“Maybe he smelled bad because he was always busy building something and couldn’t take a shower,” suggested Carys.
“Tsk. Tsk. He’s the devil and we’ll not return to Crawford Notch. It’s obvious that he put a curse on Falda and her wings got caught on a branch when we landed here. Now they are folded and she cannot fly,” insisted Biddie. “Enough of this nonsense. Go back to bed all of you.”
Aisling, Imma and Carys returned to their homes . . . momentarily. A few minutes later, when they were sure they could hear Biddie snoring, they met under an oak leaf behind Aisling’s house.
“I’ll ask Cousin Arethusa to provide a spring so water will flow over the boulders,” said Imma.
“Oh goody,” Carys said as she clapped her hands.
“Shhh,” Aisling whispered. “Quiet or they’ll hear us. We must act quickly before the sun rises on a new day.”
Silently, the three fairies formed a circle. Imma held her magic wand high and swung it in a sweeping arch above their heads. Fairy dust sprinkled upon them. Out of the dust, Cousin Arethusa appeared. In a whisper, Imma explained the need for a spring in Crawford Notch to which Arethusa agreed as long as the waterfall would be named for her.
“Thank you, Cousin Arethusa. Now we must go,” said Imma.
In a twinkle and a flitter, the three fairies returned to the Notch. They found the giant placing the last granite boulder on top of the wall.
He blinked when they landed on it. “Humph,” he growled, again using his gruffest voice, which wasn’t really gruff at all. “Who might you be?”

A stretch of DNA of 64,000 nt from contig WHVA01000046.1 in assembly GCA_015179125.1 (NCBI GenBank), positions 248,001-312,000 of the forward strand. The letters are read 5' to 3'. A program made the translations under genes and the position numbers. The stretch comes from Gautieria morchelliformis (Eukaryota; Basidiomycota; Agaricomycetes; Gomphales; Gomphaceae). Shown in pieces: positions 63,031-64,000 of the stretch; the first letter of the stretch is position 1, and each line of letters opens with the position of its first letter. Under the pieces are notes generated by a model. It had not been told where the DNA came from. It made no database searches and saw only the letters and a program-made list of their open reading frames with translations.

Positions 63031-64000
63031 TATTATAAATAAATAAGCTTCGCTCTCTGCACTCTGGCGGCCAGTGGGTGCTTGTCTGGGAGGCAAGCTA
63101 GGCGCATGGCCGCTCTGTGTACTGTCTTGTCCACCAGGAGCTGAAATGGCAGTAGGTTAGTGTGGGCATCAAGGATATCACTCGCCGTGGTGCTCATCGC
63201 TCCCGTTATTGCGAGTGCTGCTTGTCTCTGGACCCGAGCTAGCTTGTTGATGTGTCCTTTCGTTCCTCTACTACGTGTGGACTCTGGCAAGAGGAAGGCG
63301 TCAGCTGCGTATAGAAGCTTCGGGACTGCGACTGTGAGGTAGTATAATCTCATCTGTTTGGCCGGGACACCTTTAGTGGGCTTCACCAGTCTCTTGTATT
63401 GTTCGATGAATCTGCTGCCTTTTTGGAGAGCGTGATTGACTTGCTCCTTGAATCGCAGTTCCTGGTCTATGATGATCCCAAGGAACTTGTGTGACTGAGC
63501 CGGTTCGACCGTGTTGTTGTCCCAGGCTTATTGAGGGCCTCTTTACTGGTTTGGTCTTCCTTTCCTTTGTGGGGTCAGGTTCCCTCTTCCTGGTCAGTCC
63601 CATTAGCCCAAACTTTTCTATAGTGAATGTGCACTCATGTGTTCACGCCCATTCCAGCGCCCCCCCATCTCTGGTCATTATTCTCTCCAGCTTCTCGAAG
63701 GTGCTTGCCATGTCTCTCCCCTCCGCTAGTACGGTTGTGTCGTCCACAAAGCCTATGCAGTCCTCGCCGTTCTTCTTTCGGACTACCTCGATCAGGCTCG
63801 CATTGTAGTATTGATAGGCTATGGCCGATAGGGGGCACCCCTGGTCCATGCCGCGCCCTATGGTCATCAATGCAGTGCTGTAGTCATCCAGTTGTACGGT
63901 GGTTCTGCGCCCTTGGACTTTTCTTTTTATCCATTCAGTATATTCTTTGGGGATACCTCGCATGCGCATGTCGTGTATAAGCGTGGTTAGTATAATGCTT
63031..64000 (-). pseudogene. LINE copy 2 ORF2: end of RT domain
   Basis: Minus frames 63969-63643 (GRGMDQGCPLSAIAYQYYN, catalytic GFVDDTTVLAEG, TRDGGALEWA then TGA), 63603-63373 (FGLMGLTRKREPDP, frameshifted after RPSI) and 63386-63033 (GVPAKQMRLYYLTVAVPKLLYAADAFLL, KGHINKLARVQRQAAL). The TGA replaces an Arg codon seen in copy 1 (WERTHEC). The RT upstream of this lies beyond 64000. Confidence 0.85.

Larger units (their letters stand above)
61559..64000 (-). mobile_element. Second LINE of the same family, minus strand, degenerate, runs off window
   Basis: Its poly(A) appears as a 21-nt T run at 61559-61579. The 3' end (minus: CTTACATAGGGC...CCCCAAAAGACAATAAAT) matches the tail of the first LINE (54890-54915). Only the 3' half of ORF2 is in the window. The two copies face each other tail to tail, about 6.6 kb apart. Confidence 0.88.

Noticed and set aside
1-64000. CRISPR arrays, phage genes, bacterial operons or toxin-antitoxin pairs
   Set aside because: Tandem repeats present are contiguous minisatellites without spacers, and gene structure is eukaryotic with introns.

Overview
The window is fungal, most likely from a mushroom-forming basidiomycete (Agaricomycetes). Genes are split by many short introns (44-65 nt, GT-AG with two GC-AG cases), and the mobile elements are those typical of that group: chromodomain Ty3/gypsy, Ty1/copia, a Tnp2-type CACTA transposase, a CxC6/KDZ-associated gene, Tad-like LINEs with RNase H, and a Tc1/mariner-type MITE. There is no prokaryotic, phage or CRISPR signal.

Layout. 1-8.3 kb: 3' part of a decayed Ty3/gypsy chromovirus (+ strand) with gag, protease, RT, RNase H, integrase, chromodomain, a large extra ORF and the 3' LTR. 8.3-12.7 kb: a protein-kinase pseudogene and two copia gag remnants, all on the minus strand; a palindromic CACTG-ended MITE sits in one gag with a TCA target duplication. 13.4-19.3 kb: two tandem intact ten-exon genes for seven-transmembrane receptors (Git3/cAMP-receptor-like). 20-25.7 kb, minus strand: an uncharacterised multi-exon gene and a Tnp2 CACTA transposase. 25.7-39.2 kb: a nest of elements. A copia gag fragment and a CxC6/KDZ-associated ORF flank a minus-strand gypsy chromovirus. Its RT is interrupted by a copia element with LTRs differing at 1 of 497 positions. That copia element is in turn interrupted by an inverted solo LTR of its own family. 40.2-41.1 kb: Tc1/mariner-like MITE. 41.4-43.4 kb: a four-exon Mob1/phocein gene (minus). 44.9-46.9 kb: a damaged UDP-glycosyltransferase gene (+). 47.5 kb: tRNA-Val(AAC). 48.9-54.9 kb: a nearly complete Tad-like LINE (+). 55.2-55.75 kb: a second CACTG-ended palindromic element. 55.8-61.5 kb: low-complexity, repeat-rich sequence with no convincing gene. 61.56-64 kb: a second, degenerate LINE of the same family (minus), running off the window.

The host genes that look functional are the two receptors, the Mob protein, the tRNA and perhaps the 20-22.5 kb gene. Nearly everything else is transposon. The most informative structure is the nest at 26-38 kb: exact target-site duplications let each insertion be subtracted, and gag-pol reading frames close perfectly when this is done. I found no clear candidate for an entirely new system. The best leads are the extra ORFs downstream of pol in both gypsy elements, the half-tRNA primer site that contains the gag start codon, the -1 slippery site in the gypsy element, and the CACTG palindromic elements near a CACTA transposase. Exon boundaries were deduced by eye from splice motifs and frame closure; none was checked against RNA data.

Immediately the three fairies covered their noses and gasped for air.
“Oh my. Do I smell that bad?” the giant asked. His cheeks turned red as the wintergreen berries that grew on the forest floor.
“Yes,” Carys squeaked.
“But if you turn around three times . . .” gasped Aisling.
“ . . . And say ‘water, water, everywhere’ five times fast,” added Carys.
“ . . . Water will flow over the falls and you can finally shower,” finished Imma.
“Really?” asked the giant.
“Try it,” said Carys.
“And hurry,” added Aisling.
“Do it for Falda,” finished Imma.
“Fal . . . da? You know Sweet Falda?” asked the giant.
“Yes, but hurry . . . you need to shower,” said Imma.
“Oh, yes.” So the giant turned around three times, said, “Water, water, everywhere,” five times and water flowed over the falls.
“Look, Arethusa Falls,” exclaimed Imma.
“I can’t believe it. I’m not very good at being mean and scary, but I can make wonderful things with my hands. Only I did wonder how I’d make this shower work,” said the giant.
“Well, you must thank Arethusa for that. And by the way, Biddie thinks you ARE mean and scary,” said Imma.
“Biddie. As I recall, she’s just an old biddie,” said the giant.
The fairies giggled.
“Why are you laughing?” he asked.
“Because that is exactly what Falda always says about Biddie,” explained Aisling.
“Oh, Sweet Falda. I must shower now so I can see her again.”
The fairies told him that Sabattus Mountain was only a few giant steps east of Arethusa Falls. Then in a twinkle and a flitter they returned to their village.
A few winks later, the Earth rumbled. All five fairies quickly gathered at Falda’s house.
“What was that?” they wondered together.
“Sounds like thunder,” said Falda. “A storm must be approaching.”
“But I thought I saw the sun rising as I rushed over here,” said Carys.
Suddenly, the sky darkened. The fairies fluttered closer together. Falda lit a candle. Then they heard a tapping sound near the entrance. She peeked out, but saw no one. Curious, the fairies cautiously walked outside. Standing atop the mountain was a certain giant.